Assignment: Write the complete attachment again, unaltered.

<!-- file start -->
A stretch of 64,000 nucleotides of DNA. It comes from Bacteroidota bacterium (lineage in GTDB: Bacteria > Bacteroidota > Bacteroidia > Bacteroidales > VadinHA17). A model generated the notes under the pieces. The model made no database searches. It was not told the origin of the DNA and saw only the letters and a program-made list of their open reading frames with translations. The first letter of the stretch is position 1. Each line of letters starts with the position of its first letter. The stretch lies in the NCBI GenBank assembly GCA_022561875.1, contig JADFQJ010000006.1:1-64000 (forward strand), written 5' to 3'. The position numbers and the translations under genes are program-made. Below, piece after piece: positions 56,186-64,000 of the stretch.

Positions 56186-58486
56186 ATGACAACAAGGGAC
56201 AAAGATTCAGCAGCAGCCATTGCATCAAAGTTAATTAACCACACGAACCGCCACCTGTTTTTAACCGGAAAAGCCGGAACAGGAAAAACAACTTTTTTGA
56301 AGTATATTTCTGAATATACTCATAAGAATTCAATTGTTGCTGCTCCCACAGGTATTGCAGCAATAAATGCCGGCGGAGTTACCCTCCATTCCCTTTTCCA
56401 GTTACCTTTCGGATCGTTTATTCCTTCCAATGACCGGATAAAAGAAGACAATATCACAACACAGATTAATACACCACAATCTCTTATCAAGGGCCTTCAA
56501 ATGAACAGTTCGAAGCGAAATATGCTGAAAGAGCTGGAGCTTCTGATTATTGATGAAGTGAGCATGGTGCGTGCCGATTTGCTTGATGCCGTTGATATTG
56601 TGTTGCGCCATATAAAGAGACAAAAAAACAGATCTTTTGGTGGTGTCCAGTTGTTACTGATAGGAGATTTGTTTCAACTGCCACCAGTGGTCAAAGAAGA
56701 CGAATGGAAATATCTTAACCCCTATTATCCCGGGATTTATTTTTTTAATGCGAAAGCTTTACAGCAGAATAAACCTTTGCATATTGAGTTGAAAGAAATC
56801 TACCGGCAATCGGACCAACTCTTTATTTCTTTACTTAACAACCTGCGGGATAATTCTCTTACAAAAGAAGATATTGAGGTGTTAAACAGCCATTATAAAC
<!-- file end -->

A stretch of 64,000 nucleotides of DNA. It comes from Bacteroidota bacterium (lineage in GTDB: Bacteria > Bacteroidota > Bacteroidia > Bacteroidales > VadinHA17). A model generated the notes under the pieces. The model made no database searches. It was not told the origin of the DNA and saw only the letters and a program-made list of their open reading frames with translations. The first letter of the stretch is position 1. Each line of letters starts with the position of its first letter. The stretch lies in the NCBI GenBank assembly GCA_022561875.1, contig JADFQJ010000006.1:1-64000 (forward strand), written 5' to 3'. The position numbers and the translations under genes are program-made. Below, piece after piece: positions 56,186-64,000 of the stretch.

Positions 56186-58486
56186 ATGACAACAAGGGAC
56201 AAAGATTCAGCAGCAGCCATTGCATCAAAGTTAATTAACCACACGAACCGCCACCTGTTTTTAACCGGAAAAGCCGGAACAGGAAAAACAACTTTTTTGA
56301 AGTATATTTCTGAATATACTCATAAGAATTCAATTGTTGCTGCTCCCACAGGTATTGCAGCAATAAATGCCGGCGGAGTTACCCTCCATTCCCTTTTCCA
56401 GTTACCTTTCGGATCGTTTATTCCTTCCAATGACCGGATAAAAGAAGACAATATCACAACACAGATTAATACACCACAATCTCTTATCAAGGGCCTTCAA
56501 ATGAACAGTTCGAAGCGAAATATGCTGAAAGAGCTGGAGCTTCTGATTATTGATGAAGTGAGCATGGTGCGTGCCGATTTGCTTGATGCCGTTGATATTG
56601 TGTTGCGCCATATAAAGAGACAAAAAAACAGATCTTTTGGTGGTGTCCAGTTGTTACTGATAGGAGATTTGTTTCAACTGCCACCAGTGGTCAAAGAAGA
56701 CGAATGGAAATATCTTAACCCCTATTATCCCGGGATTTATTTTTTTAATGCGAAAGCTTTACAGCAGAATAAACCTTTGCATATTGAGTTGAAAGAAATC
56801 TACCGGCAATCGGACCAACTCTTTATTTCTTTACTTAACAACCTGCGGGATAATTCTCTTACAAAAGAAGATATTGAGGTGTTAAACAGCCATTATAAAC